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Plaintiff: Timothy Washington
Defendants: Former Mayor Anthony A. Williams, former D.C. Council Chairman Linda Cropp, parole-service employee Stephanie Gray
Damages Sought: $1 million and a sex offense expunged from a permanent record
Complaint: Washington was convicted of a sex offense in 1977. He did his 15 years under the D.C. Youth Rehabilitation Act, which allows convictions to expire from one’s record, and he expected to get on with life after that. “The debt been Paid in ‘full,’” he writes. Then the cops nabbed him for burglary, and he went back to jail. Under the provisions of the Sex Offender Registration Act, passed under Williams and Cropp, Washington had to register as a lifetime offender and receive mandatory treatment because he had gotten in trouble again—even though it wasn’t a sex offense. “Their actions has landed me in ‘Slavery,’” he writes.
Quality of Representation: Moderate. Washington couldn’t write a grammatical sentence if his freedom depended on it. And when he wants to make a legal point, he simply writes the word “law” and starts listing phrases. Yet he makes a simple argument in nine short paragraphs, without getting lost in the civil-rights rhetoric, Big Brother paranoia, or revelations from God that weigh down most handwritten pleadings.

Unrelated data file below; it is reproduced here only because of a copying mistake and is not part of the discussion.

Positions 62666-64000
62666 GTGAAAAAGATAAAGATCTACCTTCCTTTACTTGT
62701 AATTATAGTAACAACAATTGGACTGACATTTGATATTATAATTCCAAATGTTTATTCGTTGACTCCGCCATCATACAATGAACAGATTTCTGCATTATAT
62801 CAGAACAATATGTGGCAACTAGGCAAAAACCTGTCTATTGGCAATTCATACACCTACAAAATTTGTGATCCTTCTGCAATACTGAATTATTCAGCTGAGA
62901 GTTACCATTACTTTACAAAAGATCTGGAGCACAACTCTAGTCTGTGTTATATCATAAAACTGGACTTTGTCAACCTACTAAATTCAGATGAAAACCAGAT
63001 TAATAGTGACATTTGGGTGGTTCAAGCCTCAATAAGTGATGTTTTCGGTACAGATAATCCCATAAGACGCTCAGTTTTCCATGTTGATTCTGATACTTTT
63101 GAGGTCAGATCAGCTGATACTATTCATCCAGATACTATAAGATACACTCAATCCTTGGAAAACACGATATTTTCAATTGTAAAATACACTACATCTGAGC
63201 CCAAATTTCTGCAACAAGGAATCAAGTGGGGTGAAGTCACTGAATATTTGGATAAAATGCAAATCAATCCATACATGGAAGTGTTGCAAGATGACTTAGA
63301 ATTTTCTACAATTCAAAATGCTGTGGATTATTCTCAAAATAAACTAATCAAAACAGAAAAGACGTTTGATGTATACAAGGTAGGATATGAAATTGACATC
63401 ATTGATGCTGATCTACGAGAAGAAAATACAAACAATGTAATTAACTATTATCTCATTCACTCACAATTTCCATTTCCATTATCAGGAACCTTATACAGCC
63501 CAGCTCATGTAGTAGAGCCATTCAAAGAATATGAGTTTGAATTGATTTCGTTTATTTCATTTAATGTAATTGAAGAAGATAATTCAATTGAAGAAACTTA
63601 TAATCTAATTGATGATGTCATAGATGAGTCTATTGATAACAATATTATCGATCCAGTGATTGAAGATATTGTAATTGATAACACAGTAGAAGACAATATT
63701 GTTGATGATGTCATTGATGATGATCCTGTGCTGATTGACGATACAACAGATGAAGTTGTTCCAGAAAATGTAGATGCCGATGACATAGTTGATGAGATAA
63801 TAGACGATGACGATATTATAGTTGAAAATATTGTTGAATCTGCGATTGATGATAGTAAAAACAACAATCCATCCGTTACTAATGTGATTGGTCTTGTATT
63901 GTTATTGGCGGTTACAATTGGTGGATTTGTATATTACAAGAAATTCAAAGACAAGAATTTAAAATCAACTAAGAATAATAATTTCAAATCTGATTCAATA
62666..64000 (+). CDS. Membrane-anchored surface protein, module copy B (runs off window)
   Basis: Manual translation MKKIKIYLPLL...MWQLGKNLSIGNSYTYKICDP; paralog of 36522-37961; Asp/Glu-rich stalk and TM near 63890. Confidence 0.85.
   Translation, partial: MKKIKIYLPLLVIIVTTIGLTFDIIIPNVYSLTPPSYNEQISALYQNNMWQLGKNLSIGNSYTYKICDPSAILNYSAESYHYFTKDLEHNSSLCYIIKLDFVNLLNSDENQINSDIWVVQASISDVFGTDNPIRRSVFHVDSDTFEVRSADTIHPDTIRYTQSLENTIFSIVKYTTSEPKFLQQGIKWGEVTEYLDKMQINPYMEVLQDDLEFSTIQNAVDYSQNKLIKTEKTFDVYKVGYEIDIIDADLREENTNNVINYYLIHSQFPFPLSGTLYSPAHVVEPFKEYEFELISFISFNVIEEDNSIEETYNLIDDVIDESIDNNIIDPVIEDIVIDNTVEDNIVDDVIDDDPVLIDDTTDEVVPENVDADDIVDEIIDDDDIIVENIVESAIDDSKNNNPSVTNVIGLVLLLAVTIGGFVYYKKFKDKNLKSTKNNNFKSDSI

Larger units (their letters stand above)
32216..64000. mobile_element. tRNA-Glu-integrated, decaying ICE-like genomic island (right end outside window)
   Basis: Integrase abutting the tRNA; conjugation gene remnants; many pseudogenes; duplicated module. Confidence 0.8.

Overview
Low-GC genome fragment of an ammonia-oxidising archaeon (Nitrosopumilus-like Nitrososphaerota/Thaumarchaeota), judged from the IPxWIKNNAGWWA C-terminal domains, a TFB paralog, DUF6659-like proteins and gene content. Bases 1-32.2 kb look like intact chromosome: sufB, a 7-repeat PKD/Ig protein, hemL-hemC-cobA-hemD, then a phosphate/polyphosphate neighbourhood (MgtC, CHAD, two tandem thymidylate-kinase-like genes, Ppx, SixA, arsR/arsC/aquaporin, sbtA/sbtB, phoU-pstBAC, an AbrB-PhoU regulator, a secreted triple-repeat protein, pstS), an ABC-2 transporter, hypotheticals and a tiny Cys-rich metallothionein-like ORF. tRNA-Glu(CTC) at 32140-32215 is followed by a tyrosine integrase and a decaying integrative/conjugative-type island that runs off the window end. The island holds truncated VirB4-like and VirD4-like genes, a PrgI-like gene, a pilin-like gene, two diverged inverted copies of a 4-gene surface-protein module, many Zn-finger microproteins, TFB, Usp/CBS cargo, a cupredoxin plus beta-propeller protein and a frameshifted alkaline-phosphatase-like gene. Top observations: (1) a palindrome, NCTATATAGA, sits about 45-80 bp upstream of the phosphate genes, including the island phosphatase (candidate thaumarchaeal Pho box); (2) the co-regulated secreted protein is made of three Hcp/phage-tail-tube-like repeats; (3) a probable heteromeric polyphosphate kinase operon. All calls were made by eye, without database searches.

Summary Judgment: It’s in the Constitution, stupid. We’re not exactly Laurence Tribe over here, but Washington seems to have a point: He served his sentence. Just as he can’t be tried again (double jeopardy; see Fifth Amendment), he can’t be punished by a law passed well after his crime was committed (“ex post facto” laws; see Article 1, Sections 9 and 10). Plaintiff is awarded expungement of his sex offense. Defendants are ordered to pile into a van for a trip to the National Archives.